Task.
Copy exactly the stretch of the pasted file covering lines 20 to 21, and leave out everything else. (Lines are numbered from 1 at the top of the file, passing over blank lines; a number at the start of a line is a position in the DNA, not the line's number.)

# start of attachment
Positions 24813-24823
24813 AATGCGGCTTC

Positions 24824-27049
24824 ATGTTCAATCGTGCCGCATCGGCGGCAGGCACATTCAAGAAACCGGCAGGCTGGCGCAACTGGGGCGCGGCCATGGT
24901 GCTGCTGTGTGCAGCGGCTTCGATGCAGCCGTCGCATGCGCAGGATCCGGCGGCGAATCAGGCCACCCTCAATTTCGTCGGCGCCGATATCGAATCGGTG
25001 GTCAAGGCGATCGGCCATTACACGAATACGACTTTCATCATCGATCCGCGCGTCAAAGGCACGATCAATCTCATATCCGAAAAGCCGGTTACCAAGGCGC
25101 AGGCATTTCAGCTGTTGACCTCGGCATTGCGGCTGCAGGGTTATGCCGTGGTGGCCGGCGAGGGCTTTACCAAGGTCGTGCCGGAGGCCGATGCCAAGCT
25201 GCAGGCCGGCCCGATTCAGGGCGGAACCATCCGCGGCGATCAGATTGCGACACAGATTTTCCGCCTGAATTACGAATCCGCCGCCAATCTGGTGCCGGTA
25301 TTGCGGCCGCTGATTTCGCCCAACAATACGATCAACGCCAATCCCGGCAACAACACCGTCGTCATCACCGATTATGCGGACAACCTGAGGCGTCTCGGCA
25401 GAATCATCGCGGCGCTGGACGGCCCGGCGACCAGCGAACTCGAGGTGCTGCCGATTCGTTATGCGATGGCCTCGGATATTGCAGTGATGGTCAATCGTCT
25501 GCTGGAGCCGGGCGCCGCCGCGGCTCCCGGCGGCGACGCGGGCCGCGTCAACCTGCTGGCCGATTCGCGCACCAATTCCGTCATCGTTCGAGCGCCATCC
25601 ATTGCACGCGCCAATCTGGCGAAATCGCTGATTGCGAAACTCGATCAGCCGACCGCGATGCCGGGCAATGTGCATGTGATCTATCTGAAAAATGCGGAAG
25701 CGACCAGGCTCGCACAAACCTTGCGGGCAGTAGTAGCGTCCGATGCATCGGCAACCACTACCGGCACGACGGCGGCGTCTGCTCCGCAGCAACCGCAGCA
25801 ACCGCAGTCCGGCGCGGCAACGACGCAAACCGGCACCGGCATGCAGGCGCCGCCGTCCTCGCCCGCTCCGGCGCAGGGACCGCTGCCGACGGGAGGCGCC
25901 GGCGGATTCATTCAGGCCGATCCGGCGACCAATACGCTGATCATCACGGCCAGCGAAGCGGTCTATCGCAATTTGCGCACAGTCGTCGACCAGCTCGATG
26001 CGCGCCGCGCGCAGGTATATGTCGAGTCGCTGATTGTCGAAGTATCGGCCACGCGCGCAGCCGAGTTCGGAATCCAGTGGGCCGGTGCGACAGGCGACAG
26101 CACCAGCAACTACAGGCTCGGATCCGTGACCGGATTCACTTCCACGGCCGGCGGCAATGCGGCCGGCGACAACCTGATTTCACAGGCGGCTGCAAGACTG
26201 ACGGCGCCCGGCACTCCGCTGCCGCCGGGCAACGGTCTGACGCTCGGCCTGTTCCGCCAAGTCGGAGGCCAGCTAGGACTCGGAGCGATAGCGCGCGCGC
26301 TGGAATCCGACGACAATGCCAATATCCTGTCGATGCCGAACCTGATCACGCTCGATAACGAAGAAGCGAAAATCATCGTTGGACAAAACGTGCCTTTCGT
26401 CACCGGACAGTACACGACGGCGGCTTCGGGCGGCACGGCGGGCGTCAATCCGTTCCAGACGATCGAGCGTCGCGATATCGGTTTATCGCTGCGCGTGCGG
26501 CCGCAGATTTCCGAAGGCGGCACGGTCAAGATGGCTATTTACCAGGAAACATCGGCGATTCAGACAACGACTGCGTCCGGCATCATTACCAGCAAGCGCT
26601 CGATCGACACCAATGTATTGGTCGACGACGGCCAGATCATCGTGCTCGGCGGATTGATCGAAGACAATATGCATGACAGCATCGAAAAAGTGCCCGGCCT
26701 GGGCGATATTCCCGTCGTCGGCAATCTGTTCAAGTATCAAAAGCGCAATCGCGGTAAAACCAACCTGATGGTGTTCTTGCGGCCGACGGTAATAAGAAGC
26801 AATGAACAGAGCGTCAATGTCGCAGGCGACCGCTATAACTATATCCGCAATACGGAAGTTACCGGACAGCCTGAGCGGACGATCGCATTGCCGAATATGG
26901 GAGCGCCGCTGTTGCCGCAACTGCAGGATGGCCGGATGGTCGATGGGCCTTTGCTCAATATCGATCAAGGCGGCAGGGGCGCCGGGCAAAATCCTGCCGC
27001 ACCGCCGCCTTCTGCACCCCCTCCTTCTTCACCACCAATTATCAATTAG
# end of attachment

26401 CACCGGACAGTACACGACGGCGGCTTCGGGCGGCACGGCGGGCGTCAATCCGTTCCAGACGATCGAGCGTCGCGATATCGGTTTATCGCTGCGCGTGCGG
26501 CCGCAGATTTCCGAAGGCGGCACGGTCAAGATGGCTATTTACCAGGAAACATCGGCGATTCAGACAACGACTGCGTCCGGCATCATTACCAGCAAGCGCT